Thanks to the generosity of friends, family, strangers and Novack’s, I have raised $2000. I’m still looking for generous donations to help me reach my $5500 price tag. In the mean time, I hope this post inspires you to Dream it. Do it.
Exams are starting to slow down, which means my training is starting to ramp up. Today, I decided to do two things that I’ve been wanting to do for a while: 1) Test out my new expedition jacket from Novack’s AND 2) Go for a hike with a weighted back pack.
Here are the things that I used for weights. I took two 5 lbs hand weights and four cans of beens and shoved them into my backpack. I carried the water bottle on the side as both a weight and a water source. The beans don’t weight too much, but with the water I was probably carrying 15 pounds. This is what the bag looked like when it was packed.
Now, this is not the backpack I will be taking on the expedition. This is actually my school bag, which I got from Novack’s last year. With shoulder problems and nerve issues in my hand it is very important that I have a backpack that will keep the weight off my shoulders. Between my laptop and textbook, my bag can get pretty heavy at school. The expedition backpack is twice the size and has been generously donated to me (thank you) from a family friend. Lucky for me it is the exact backpack that Novack’s suggested I take to Svalbard. The brand is Pine Ridge, one that Novack’s firmly stands behind. There are some key features that makes this pack great for the expedition:
1) Has a rain cover that tucks away in the bottom (for those snowy/rainy days on the coast),
2) There are multiple straps at the waist and shoulders to take the weight of my pack off my shoulders and onto my hips,
3) It has a back flap to cover all my straps when I travel (for bag protection). The important thing about my pack is that I know how to wear it properly.
Later this month I’ll be going back to Novack’s to get it properly fitted. Yeah, they offer great help like that. They’ve also been giving me great tips about how to take it on and off with ease (remember I’m carrying EVERYTHING in it . . . it’ll be heavy). Here is a picture of Andy showing me the pack.
Now, back to the hike.
The hike was really quite lovely. The trees are beginning their transition into spring and there was just a sprinkling of green along the trail.
I thought that this hike was a great chance to start testing out my new performance shell jacket provided by Novack’s. This jacket is made by Outdoor Research and is made with 70D Gore-Tex. This makes it waterproof, windproof, and comfortable. Since it is made with Gore-Tex, it is guaranteed for life (that’s pretty cool). This will be my outer shell and I’ll be wearing layers beneath it. If you want to learn more about the layering process check here, for an article by Novack’s. Here’s a view of my layering for today.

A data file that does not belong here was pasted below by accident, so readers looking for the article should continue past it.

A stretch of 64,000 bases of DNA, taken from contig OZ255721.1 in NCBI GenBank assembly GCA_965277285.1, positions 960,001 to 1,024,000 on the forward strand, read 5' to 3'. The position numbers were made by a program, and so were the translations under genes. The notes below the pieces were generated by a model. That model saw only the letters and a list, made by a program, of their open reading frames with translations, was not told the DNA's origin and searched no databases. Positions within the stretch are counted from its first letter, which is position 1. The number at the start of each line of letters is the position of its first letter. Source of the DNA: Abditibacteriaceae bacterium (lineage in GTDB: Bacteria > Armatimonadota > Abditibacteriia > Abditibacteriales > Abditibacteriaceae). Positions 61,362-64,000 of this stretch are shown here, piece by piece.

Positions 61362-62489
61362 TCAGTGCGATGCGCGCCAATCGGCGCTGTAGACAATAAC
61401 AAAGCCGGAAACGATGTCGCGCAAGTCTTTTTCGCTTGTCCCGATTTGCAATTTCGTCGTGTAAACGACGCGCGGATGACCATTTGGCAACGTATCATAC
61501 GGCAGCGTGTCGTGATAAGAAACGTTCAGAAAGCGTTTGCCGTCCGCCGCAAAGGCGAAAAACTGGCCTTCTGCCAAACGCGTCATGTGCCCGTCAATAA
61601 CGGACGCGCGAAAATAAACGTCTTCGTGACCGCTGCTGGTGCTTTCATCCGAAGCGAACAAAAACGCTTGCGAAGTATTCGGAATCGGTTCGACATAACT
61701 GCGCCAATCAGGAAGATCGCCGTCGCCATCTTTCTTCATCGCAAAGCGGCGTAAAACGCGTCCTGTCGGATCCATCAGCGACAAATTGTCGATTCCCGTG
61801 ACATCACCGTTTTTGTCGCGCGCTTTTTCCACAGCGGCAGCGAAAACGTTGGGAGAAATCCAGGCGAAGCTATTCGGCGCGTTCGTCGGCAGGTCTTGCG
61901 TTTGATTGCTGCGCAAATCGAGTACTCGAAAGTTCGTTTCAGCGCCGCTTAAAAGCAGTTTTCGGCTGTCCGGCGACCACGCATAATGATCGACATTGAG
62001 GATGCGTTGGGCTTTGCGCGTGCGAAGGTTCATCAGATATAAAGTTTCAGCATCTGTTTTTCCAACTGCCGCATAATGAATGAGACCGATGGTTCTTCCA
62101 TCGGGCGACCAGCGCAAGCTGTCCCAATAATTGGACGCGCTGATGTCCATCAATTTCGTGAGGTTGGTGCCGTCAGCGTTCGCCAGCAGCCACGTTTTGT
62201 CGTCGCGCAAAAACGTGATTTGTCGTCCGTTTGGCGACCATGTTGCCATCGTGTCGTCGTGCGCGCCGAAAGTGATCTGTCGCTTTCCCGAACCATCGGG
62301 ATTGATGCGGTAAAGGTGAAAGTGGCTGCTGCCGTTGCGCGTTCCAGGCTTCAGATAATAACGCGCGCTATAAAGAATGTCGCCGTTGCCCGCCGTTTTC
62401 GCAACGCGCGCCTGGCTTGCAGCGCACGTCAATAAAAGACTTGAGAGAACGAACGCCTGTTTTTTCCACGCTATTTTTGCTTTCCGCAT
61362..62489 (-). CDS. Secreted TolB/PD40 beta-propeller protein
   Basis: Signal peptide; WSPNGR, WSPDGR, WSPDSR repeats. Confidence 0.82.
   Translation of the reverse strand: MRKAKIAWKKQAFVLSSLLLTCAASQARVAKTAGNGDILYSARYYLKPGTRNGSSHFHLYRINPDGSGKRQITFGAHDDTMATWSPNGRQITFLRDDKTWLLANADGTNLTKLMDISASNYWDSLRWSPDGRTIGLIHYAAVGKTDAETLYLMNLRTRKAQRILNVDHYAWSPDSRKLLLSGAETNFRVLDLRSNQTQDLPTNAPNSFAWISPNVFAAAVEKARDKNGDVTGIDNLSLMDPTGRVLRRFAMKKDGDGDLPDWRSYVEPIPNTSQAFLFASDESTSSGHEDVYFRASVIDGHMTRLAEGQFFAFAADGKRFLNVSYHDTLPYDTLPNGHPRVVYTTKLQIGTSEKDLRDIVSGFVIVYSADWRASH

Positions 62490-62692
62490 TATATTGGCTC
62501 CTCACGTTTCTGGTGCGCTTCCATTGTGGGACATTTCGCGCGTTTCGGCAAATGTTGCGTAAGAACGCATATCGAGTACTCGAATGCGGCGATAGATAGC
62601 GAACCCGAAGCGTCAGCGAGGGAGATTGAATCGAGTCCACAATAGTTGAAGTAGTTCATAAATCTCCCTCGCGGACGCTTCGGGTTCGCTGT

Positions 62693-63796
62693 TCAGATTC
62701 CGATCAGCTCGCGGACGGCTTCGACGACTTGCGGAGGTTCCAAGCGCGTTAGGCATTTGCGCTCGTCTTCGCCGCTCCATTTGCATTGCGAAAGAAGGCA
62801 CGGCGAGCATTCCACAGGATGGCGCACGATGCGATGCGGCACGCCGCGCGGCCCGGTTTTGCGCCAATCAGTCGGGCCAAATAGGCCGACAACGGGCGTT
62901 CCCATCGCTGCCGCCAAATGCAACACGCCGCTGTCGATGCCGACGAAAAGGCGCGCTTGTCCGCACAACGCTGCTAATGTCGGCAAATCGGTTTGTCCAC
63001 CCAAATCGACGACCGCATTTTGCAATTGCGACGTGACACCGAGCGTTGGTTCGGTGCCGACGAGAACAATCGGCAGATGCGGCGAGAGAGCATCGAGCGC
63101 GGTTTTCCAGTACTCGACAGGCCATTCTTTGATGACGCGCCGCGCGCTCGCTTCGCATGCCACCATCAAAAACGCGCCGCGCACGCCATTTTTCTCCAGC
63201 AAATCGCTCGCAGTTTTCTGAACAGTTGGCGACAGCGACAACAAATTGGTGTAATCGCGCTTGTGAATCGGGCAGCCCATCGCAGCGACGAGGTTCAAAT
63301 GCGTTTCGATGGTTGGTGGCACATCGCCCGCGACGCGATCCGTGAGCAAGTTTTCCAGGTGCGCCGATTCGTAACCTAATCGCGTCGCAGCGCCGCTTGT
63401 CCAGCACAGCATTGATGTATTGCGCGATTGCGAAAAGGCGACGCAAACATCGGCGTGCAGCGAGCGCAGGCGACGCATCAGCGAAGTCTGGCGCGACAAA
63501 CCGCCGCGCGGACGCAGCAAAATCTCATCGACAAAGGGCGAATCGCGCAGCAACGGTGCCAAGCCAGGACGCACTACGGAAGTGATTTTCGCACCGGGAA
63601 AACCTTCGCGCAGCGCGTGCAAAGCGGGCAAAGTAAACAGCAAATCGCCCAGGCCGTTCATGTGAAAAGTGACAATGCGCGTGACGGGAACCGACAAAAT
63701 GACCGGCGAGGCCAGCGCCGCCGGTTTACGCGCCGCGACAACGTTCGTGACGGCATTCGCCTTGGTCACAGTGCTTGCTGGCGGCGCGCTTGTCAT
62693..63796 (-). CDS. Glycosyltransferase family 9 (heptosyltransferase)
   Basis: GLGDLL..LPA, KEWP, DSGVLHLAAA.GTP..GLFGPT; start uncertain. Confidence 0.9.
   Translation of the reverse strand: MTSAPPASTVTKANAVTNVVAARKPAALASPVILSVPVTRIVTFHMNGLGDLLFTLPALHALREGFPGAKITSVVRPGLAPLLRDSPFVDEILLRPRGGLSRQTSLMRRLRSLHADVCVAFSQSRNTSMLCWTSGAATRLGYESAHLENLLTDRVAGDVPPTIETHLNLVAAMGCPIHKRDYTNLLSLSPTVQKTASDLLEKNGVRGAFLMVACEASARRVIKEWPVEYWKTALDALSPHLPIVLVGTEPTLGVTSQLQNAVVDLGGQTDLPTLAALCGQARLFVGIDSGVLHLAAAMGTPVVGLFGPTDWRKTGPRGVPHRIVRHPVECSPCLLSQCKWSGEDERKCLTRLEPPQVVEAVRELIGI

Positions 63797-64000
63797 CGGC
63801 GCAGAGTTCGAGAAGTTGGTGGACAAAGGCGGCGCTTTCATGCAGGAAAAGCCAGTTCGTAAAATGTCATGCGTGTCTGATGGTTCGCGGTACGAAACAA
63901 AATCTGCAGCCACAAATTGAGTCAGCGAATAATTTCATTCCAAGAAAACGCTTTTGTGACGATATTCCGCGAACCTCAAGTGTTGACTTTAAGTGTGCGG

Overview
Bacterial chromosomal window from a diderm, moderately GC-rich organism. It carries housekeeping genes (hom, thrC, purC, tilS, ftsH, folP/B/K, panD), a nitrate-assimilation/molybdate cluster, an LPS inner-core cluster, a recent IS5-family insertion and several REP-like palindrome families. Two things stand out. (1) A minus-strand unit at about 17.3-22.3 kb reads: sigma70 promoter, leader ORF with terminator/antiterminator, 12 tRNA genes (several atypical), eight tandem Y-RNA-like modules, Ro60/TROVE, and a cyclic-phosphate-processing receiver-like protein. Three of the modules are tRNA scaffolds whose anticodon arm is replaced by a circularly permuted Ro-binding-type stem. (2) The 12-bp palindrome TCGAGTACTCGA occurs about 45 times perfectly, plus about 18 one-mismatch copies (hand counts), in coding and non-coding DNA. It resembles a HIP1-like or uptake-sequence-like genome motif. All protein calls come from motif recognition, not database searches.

There are a couple of features this jacket has that will be key for my expedition:
1) Waterproof — I’ll be battling snow and rain and it is important that I keep dry,
2) Windproof — since we’ll be on a glacier we won’t be protected from the elements,
3) Underarm side zips — being able to unzip along the lateral sides of my body allows breathability when hiking, but will also be important when I’m wearing a harness as I traverse the glacier, and
4) Adjustable hood — this is large enough to fit a helmet under and can be adjusted to fit tight or loose to my head.
All the features that makes this shell great for the Arctic, makes it great as a hiking jacket here in Komoka. Although, the rain stopped before my hike began, the wind was absolutely really quite brutal. Even with the trees protecting me the wind was harsh. I was definitely thankful to be wearing this jacket. My core was extremely warm and because I layered, I was able to take my fleece off when I was climbing up a ravine. The jacket kept me quite warm, in fact my face was really the only exposed part on this hike and that’s where I felt coldest. At the end of the hike my upper body was well taken care of thanks to my Outdoor Resesearch jacket . . . next step however is foot and pant wear.
I hope you have gotten some information about how to dress for the great outdoors. Getting my gear together is great, however my fundraising has hit a lull. I’ve raised about $2000 thus far. There is still some pieces of equipment I need to buy: hiking boots, plastic moutaineering boots, wool socks, and more. I am still in need of help in reaching my $5000 goal. Thanks to the generosity of friends, family, strangers and Novack’s for helping me reach the $2000 mark.
Just to keep reader’s intrigued here is a glimpse of what is to come.
My battle with the dairy-filled ration packs . . . not looking forward to it!